What it’s like at a chaotic singles party

“Do any of you drink Jack and Coca-Cola right now,” Jesús Valdez shouted at two women who were sipping cocktails during the crowded single mixer at American Whiskey, a bar in midtown Manhattan. They were not, and Mr. Valdez let out a sigh of frustration.

He was playing Chaotic Bingo, a game in which guests were given a sheet of paper with 25 traits they had to find in another person, including someone who had sex this month and someone you wanted to kiss later. The first person to turn five across received one free year of Tinder Platinum.

Mr. Valdes, 34, a professor from Staten Island, said he had already met some people he was interested in, including someone who was “distinguished,” but that it was early and he still wanted to mingle.

“I told her I had to keep my options open,” he said. She said, “I understand.”

This was one of the many features of the Chaotic Singles Party, a monthly event in which singles are invited to come meet other singles, but only if they bring one of their Tinder matches, who doesn’t know, as one of their own.

With over 300 tickets sold, the bar was already buzzing with guests shortly after the party kicked off at 9pm on a Friday. The romantic candidates wearing white name tags across their chests sipped drinks and almost shrieked in conversation while pop music blasted through the speakers and light from eight wall-mounted TVs lit up the space with baseball and basketball games.

Godfrey Butler, 26, an IT field technician who lives in the Bronx, arrived alone after spotting the event on Eventbrite two days ago. “I was trying to be a brave soldier,” he said, adding that dating was a “tough patch.”

“I haven’t been on dating apps this year, but maybe I should join,” he added. “I think it’s best to meet people in person.”

The party was hosted by Cassidy Davis, who has come out of her difficult time with dating in Los Angeles. On Valentine’s Day in 2022, she asks her single friends to invite random guys from dating apps to her house for a party. At the last minute, she also invites 65 men from Tinder.

“Like Six Guys, differently, they were like, Is this an organ harvesting scam?” She said. “And I was like, Who hurt you? Not like any babe, not me. But the fun came through and it was a really fun party.”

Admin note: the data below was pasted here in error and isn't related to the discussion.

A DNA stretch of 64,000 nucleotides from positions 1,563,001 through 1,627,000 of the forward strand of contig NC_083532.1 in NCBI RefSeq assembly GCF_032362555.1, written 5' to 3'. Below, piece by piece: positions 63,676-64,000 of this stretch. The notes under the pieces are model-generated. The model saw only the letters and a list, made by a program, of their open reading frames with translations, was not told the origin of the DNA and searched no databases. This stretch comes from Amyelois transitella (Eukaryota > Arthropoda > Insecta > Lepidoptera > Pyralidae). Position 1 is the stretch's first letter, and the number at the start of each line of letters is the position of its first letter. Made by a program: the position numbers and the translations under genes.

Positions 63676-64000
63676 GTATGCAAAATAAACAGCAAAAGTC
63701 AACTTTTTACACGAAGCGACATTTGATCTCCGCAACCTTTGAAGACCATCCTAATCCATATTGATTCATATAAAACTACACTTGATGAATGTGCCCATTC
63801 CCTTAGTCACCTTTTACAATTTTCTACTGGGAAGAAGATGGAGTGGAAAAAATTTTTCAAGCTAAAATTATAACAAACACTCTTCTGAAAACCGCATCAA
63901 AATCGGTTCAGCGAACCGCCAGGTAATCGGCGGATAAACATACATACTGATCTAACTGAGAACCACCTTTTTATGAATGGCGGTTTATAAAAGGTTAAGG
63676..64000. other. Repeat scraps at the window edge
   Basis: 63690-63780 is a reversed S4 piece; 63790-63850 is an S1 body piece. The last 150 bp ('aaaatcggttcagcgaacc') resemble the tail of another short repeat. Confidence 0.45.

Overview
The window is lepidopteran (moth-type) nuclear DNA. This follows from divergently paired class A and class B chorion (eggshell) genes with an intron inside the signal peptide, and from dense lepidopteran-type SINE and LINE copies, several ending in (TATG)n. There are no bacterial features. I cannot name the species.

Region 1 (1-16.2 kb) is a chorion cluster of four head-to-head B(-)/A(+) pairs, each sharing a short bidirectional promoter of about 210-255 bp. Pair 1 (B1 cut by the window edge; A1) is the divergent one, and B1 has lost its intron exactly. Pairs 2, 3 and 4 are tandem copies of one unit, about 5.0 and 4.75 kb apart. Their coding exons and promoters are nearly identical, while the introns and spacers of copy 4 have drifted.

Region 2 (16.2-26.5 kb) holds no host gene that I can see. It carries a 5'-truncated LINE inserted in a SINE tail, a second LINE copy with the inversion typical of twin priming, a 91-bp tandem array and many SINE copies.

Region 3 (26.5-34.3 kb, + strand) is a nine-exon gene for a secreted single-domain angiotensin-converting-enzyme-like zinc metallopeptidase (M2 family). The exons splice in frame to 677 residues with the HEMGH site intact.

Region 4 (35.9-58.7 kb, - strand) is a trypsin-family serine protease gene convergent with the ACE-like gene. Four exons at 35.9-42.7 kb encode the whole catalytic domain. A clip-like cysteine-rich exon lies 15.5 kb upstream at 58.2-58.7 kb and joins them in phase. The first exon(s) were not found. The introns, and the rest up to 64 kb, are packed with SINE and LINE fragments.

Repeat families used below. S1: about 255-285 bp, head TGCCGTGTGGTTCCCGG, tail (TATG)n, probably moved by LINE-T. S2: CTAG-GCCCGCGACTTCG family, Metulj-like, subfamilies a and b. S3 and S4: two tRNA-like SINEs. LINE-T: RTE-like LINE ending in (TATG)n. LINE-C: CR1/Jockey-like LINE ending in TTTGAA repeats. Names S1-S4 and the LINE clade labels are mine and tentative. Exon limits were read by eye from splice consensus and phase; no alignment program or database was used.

I uploaded the party to TikTok and it quickly went viral. Using that momentum, she rented a venue in Los Angeles and threw the same party two weeks later. Five hundred people showed up. After receiving a flurry of news coverage, she has been throwing parties every month ever since.

Now and in partnership with Tinder, she’s taken her party on the road with a one-on-one summer series to celebrate her “uncuffing” season, and has hosted five parties in Los Angeles, New York, and Chicago.

Parties offer the convenience of using dating apps — the solace that more people are seeking in a variety of ways. Instead of swiping, people try speed dating, post personal ads around their neighbourhoods, seek help from a matchmaker or just take a break from dating all together.

This year Tinder got its start The first global commercial campaign To celebrate the “possibilities” offered by the app, which has become known as a forum for easy sex and hookup. The company has hosted real-life initiatives in the past, such as Matching singles with adoptable dogs To attract pet lovers or Partnership with Lyft To gift your match on a trip to your date, but this is the first time you’ve teamed up with a personal singles mixer.

Revealing their presence at one-on-one events is one way Tinder is trying to get people out of the house and on dates again, said Sheldon Bachchan, a Tinder spokesperson.

“We’re always trying to bridge the gap between online and offline dating, so we thought this collaboration was cool and a great way to do it,” said Bachchan.

Back at the party, Davis starts a game called Musical Cheers. “It’s like musical chairs,” she said, “but with alcohol.” Guests moved around the room while the music was playing, and when it stopped, they shouted glasses with the person in front of them, then answered a “messy question.”

Two guests were standing close together when the music stopped and Davis shared the first question: “Why did your last relationship end?”

“My last relationship ended because my ex-wife thought she wanted to get back together with her baby daddy,” said one of the guests, Michael, who declined to give his last name for privacy reasons.

Michael said he understood it was weird that he was already in a singles mixer days later, but added that things had “felt” for a while.

Gayle Gantt and Donaleh Jones They showed up to the event together but were only meeting for the first time after they both had canceled just hours earlier.

“I was swiping like I do and an ad for the party popped up on Tinder. If you buy tickets to this event, I’ll give you a kiss,” said Gant, who is heterosexual. “And I decided to go with this guy and then he canceled it two hours before we were supposed to meet.”

Determined to go, Gant buys their own ticket. Since it came with a plus one, they went to gay dating app Lex and asked if anyone wanted to come to the party. Jones, who also had a cancellation date for it that night, said yes.

When asked if they had feelings for each other, Gant smiled and said, “It will be decided.” “We’ll see,” said Jones, who is also heterosexual, with a smirk.

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